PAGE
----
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Multiscale Analysis of the Turbulent Ionospheric Medium

Papers from SWICo members

P. De Michelis and R. Tozzi

The physical parameters which describe many fluid and plasma systems, such as density, velocity, temperature, and electric and magnetic fields, are often characterized by fluctuating values. When the fluctuations are observed over many spatial and temporal scales and a nonlinear transfer of energy occurs between the different scales, the system is generally said to be in a turbulent state. Several interplanetary space environments, such as solar wind, ion foreshock, the magnetosheath, and the magnetotail and, last but not least, the ionosphere, have been found to be in a turbulent state.

The Hurst exponent values obtained evaluating the first-order structure function for the considered dataset (i.e., the horizontal intensity of the magnetic field due to external sources recorded by Swarm A during a period of 2 years and quiet geomagnetic conditions). The Hurst exponent values are relative to the Northern high latitudes and are reported in magnetic local time and quasi dipole magnetic latitude in a polar representation. Dashed circles are drawn at magnetic latitudes of 50°, 60°, 70°, and 80°.

Turbulence crucially influences the cross-scale coupling of the dynamical processes: it can influence the transport of mass, momentum, and energy from solar wind and the magnetosphere to the ionosphere and can also perturb the equilibrium structure of the ionosphere, as well as the plasma dynamics and particle energization at many locations in the ionosphere. Here, we review some recent findings on the multiscale and turbulent character of the ionosphere, with a special emphasis on high-latitudes. In particular, we analyse some scaling features of magnetic field fluctuations, relating them to their spectral properties and the occurrence of intermittency phenomena.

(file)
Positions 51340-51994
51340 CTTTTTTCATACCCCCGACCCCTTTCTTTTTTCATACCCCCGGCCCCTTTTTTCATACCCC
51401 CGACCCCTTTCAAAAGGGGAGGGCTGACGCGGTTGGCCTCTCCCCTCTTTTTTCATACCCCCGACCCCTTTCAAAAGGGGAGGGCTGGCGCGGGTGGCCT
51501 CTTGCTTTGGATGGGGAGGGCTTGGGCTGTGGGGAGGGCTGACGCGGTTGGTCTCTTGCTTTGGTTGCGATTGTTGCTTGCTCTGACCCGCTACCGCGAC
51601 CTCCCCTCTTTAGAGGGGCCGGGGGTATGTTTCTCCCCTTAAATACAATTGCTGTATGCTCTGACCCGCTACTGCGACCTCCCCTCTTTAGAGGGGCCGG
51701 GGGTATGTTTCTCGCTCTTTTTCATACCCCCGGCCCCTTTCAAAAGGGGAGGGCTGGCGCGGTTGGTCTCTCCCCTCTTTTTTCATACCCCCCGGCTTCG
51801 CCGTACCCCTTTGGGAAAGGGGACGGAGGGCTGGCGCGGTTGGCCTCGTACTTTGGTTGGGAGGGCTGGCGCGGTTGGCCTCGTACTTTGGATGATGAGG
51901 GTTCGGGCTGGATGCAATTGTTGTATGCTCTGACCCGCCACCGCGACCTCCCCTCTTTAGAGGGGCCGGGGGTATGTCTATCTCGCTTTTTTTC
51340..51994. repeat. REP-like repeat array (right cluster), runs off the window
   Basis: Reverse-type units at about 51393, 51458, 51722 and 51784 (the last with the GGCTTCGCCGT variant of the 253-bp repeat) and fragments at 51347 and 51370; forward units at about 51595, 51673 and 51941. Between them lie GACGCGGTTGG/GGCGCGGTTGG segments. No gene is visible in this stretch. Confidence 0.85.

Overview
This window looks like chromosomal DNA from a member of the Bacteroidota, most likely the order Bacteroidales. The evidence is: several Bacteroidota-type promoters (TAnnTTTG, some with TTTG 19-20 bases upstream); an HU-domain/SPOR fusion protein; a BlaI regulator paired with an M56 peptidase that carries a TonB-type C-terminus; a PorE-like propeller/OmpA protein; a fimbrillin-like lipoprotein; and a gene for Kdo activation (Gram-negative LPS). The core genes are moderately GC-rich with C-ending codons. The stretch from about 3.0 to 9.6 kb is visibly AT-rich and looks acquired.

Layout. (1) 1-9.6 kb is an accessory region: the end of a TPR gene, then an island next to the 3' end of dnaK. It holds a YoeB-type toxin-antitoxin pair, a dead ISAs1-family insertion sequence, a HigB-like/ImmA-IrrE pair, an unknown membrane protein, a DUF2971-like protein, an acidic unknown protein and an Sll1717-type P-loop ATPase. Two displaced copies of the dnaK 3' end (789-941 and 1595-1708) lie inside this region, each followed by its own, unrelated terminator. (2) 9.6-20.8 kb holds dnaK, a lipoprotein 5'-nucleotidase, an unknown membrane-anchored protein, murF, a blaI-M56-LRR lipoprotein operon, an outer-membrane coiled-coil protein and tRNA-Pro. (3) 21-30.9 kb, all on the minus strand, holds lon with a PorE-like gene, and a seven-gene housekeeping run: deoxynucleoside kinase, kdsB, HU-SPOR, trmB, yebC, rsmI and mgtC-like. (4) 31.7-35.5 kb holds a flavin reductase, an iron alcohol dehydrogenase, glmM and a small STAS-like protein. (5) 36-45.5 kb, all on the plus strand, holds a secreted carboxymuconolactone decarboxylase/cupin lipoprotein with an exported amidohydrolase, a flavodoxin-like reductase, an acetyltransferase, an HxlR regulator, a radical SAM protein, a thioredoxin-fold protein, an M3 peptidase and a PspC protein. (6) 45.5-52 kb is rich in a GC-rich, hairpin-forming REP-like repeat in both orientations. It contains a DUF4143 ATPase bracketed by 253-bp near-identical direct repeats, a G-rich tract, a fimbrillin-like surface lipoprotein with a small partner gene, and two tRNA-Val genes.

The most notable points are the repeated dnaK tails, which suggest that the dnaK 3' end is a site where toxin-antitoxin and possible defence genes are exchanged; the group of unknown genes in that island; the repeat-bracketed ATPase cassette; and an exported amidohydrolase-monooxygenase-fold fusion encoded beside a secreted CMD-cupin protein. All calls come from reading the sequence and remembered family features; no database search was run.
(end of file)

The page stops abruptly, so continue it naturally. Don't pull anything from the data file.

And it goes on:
Publication: P. De Michelis and R. Tozzi, “Multiscale Analysis of the Turbulent Ionospheric Medium”, Chapter 19 in “The Dynamical Ionosphere”, Editors: M. Materassi, B. Forte, A. Coster and S. Skone, Elsevier 2020.
https://doi.org/10.1016/B978-0-12-814782-5.00019-4

Lower-thermosphere response to solar activity: an empirical-mode-decomposition analysis of GOCE 2009-2012 data

Papers from SWICo members

Alberto Bigazzi, Carlo Cauli, and Francesco Berrilli

The thermosphere is a layer of the high Earth atmosphere which extends into the Low Earth orbit (LEO) region. It is extremely sensitive to the activity of our star, especially to solar radiation in X-rays and ultraviolet. When the sun is at a minimum of activity, as in these years, its X-rays and UV emission is reduced and the thermosphere cools and collapses. On the contrary, when solar activity increases the thermosphere expands and penetrates into circumterrestrial space.

Since about 70% of the current operative satellites are in LEO, the expansion of the thermosphere increases drag on satellites and, changing their orbits, increases the need for orbital maneuvers with effects on orbital station-keeping and satellite life-time. The same effect is present in the case of the space debris (over 70% of the debris are in LEO).

By analyzing more than four years of data from extremely precise accelerometers, capable of measuring small accelerations (1 part out of 10 million of Earth’s gravity acceleration), on board the ESA/GOCE mission we connected the density variations of the thermosphere to the solar and geomagnetic activity. In order to model the density of the thermosphere to the solar and magnetospheric signals, we used the frequency modes that have the greatest impact on the thermosphere’s density.

Publication: Bigazzi A, Cauli C., Berrilli F., 2020, Annales Geophysicae, Volume 38, Issue 3, 2020, pp.789-800, DOI: 10.5194/angeo-38-789-2020 https://angeo.copernicus.org/articles/38/789/2020/angeo-38-789-2020.pdf

Intermittency and Passive Scalar Nature of Electron Density Fluctuations in the High-Latitude Ionosphere at Swarm Altitude

Papers from SWICo members

G. Consolini, P. De Michelis, T. Alberti, I. Coco, F. Giannattasio, R. Tozzi, and V. Carbone